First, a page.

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Eur J Biochem. 1998 Jan 15;251(1-2):65-71.

Rhodobacter capsulatus HypF is involved in regulation of hydrogenase synthesis through the HupUV proteins.

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1
CEA/Grenoble, Laboratoire de Biochimie et Biophysique des Systèmes Intégrés (UMR CEA/CNRS no. 314), Département de Biologie Moléculaire et Structurale, France. Annette@jandri.ceng.cea.fr

Abstract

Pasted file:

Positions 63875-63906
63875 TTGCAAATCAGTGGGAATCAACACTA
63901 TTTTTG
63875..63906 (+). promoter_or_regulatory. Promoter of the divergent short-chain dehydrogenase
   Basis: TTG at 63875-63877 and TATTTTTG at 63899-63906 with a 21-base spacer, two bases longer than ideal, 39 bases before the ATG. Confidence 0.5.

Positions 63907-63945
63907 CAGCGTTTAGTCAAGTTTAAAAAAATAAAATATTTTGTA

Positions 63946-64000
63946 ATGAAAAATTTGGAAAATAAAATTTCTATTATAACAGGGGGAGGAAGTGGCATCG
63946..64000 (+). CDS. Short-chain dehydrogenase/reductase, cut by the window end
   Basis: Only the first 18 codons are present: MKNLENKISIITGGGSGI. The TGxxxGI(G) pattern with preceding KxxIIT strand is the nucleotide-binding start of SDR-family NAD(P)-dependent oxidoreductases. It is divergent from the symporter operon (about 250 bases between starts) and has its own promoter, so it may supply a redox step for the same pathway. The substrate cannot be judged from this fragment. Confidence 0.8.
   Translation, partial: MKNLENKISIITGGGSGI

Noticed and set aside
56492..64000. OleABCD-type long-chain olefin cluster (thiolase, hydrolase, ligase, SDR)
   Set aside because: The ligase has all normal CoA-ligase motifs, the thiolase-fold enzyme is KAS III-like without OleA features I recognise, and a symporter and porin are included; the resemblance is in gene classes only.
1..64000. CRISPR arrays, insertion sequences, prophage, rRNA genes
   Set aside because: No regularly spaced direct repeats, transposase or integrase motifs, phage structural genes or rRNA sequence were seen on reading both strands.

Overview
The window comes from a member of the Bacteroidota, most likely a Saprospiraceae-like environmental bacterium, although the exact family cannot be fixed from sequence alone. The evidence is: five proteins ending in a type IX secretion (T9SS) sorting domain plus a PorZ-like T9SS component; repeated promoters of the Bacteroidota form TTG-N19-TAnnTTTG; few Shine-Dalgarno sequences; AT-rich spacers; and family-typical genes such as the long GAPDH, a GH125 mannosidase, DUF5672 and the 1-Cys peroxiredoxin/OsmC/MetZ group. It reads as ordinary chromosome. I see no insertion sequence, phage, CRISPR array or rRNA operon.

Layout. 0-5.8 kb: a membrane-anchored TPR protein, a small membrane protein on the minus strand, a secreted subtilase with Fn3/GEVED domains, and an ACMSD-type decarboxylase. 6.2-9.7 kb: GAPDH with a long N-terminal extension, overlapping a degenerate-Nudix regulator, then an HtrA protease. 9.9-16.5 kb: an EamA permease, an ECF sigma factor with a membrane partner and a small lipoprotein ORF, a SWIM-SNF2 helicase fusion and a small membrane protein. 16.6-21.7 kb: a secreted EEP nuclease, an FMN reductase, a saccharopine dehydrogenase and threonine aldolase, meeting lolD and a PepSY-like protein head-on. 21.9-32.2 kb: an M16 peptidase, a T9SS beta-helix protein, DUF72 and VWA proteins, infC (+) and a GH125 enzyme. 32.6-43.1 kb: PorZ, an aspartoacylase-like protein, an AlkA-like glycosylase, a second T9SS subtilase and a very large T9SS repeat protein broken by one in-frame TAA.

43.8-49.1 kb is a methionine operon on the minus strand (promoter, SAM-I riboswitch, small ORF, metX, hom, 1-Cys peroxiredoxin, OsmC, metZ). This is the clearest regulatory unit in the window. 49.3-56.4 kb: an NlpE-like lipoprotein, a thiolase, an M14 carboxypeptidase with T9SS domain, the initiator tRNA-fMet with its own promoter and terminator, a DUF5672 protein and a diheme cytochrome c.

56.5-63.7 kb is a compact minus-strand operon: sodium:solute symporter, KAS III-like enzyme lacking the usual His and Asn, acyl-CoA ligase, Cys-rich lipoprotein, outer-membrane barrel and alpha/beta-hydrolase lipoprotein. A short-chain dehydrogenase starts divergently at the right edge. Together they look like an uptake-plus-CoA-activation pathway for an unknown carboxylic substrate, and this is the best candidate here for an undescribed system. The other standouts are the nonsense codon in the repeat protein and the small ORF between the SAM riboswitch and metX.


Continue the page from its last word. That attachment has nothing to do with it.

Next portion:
The photosynthetic bacterium Rhodobacter capsulatus contains a membrane-bound [NiFe]hydrogenase encoded by the hupSL genes. We show in this study that hypF mutants are devoid of hydrogenase activity and lack the HupL protein. We also observed that, in contrast to the wild-type strain B10, transcription of the hupSL genes was not stimulated by H2 in the hypF mutants RS13 and BSE19. Complementation of the hypF mutants with the plasmid borne hypF gene restored hydrogenase activity to wild-type levels and inducibility by H2. The R. capsulatus hupU and hupV gene products share significant similarities with the small (HupS) and the large (HupL) hydrogenase subunits, respectively. Active HupUV proteins can catalyze the hydrogen-deuterium exchange reaction. In whole cells, this H-D exchange is distinguishable from the H-D exchange catalyzed by the membrane-bound HupSL proteins by its insensitivity to O2 and to acetylene. By measuring the formation of H2 and HD in exchange with D2 uptake, we demonstrated that the hypF mutants have no active HupUV nor HupSL proteins. H-D exchange activity, of both HupUV and HupSL, was restored by hypF gene complementation. These data indicate that the HypF protein participates not only in the maturation of HupSL, but also in the maturation of the HupUV proteins and that the latter are involved in the cellular response to H2.

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